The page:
Just because you may have already rolled over your retirement assets from your former employer doesn’t mean you’ve missed this opportunity. ROBS funding can come from your IRA, too.
“The technique here is that a small business establishes a 401(k) plan and the owner rolls over a sum of money from another qualified source such as an IRA or previous employer plan and that cash, once in the plan, is used to buy stock in that same business,” says Jason Grantz, Managing Director at Integrated Pension Services in Highland Park, New Jersey. “The plan is now the ‘owner/custodian’ of the stock certificates and the owner has now gotten out the cash without taxes being applied to them. You’d use them as a form of cheap financing for a small business, and especially for owners who can’t find or qualify for quality financing elsewhere.”
Is a ROBS a good idea?
Utilizing the ROBS options for financing a new business has several advantages. Remember, this is like buying any other stock in your retirement plan. It’s not like taking a loan out of your 401(k) account. If you go through the hoops, you’ll have access to your retirement funds tax free and without the requirement to pay interest.
“A ROBS can be a great way to fund your business without having to take on debt or give up equity in your company,” says Linda Chavez, Founder & CEO at Seniors Life Insurance Finder in Los Angeles. “Essentially, a ROBS allows you to use your retirement savings to start or grow your business. There are a few requirements for using ROBS. First, you must have a 401(k) or other eligible retirement plan. Second, your business must be a C-Corporation. Finally, you must use the funds from your retirement account to purchase stock in your company. Once you’ve met these requirements, you can roll over your retirement savings into your company’s 401(k) plan. This will allow you to take advantage of the tax benefits of a retirement account, while also using the funds to grow your business.”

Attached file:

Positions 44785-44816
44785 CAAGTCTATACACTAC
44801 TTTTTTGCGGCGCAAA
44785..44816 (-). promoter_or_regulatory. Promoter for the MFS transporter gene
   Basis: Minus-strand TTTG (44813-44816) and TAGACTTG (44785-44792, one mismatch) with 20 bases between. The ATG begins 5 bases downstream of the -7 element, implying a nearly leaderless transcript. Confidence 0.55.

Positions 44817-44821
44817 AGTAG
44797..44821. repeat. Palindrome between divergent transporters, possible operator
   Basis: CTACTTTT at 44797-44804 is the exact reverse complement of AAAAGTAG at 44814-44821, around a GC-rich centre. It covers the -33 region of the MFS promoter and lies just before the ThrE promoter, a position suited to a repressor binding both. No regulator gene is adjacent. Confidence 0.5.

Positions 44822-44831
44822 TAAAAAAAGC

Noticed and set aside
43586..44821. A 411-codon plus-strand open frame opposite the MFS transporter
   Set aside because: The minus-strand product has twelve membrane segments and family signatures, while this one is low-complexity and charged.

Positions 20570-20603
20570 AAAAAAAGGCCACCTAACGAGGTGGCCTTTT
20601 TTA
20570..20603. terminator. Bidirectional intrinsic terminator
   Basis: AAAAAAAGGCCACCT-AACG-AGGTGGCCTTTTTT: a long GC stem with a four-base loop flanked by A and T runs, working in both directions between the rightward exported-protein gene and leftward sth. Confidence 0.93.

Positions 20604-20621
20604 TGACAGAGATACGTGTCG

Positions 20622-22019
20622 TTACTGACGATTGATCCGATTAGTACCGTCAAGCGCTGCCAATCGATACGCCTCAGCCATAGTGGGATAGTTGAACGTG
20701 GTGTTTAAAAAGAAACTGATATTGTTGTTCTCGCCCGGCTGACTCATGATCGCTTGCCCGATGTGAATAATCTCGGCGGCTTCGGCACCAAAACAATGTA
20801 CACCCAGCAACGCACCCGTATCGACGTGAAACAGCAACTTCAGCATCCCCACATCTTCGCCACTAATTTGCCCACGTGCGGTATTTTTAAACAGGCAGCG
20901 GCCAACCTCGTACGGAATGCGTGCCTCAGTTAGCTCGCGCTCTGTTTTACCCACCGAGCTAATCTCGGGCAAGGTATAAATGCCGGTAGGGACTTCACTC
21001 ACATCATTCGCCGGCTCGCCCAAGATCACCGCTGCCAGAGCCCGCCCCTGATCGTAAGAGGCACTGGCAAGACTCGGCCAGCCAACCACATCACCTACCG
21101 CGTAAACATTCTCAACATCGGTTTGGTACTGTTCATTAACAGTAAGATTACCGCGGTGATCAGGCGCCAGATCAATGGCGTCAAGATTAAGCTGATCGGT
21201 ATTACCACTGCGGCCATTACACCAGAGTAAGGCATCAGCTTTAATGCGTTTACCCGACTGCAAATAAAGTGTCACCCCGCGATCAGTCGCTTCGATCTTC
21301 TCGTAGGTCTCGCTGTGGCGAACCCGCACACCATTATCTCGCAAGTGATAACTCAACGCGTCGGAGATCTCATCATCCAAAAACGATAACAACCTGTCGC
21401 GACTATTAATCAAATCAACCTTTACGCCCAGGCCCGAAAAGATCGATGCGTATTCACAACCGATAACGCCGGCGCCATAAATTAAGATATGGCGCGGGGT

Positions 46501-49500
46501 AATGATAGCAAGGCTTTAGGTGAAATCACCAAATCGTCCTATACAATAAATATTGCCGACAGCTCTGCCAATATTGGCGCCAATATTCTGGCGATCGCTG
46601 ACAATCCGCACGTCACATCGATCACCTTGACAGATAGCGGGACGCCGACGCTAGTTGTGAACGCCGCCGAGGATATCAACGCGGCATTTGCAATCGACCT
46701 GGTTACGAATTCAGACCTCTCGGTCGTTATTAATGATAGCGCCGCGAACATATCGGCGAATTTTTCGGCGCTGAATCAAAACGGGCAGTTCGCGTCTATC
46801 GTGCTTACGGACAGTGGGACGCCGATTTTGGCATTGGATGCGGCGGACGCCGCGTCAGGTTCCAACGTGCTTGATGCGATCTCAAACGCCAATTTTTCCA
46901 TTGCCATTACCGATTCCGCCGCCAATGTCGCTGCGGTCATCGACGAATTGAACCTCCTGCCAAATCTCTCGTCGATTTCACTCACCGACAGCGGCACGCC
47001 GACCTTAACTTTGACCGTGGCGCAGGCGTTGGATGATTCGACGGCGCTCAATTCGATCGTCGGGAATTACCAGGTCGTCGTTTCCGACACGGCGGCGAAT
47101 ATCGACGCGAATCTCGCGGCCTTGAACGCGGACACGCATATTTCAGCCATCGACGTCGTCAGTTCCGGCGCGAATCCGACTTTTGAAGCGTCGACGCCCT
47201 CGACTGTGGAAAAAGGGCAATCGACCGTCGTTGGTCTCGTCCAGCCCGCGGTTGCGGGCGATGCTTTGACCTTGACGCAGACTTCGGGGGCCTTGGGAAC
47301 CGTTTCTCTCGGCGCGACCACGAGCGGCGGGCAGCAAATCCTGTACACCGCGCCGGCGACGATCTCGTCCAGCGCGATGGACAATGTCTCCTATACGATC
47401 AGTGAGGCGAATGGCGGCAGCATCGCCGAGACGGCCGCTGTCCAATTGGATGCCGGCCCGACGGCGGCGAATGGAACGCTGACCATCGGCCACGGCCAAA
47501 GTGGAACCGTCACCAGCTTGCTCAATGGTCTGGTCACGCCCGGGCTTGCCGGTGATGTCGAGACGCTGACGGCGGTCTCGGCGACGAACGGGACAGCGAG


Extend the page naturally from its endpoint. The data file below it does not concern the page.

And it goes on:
What can a ROBS be used for?
The fact that a ROBS requires the creation of a C-Corporation means your new business won’t have the benefit of walking before you run. You will need to be familiar with all the reporting requirements this entails.
“No other business entity can use ROBS since it necessitates buying private stock,” says Hamza Usmani, Head of Content at Believe Money, in Karāchi, Sindh, Pakistan. “Work with a professional to make sure all the details are handled as corporations do require more paperwork to set up and manage than sole proprietorships or LLCs.”
Here’s another twist: what if your new company hires employees?
“In accordance with the ROBS framework, the company must also manage a retirement plan and make it accessible to all qualified employees,” says Tiffany Payne, Head Of Content at PharmacyOnline in Burnley, England. “This means that you may have to submit a form 5500 each year detailing the actions of the plan. The majority of ROBS providers can assist you with these duties for a monthly cost but maintaining it correctly does take more time and work.”
The bottom-line is ROBS can be a viable financing alternative, but it will require a unit of work you may not be prepared for.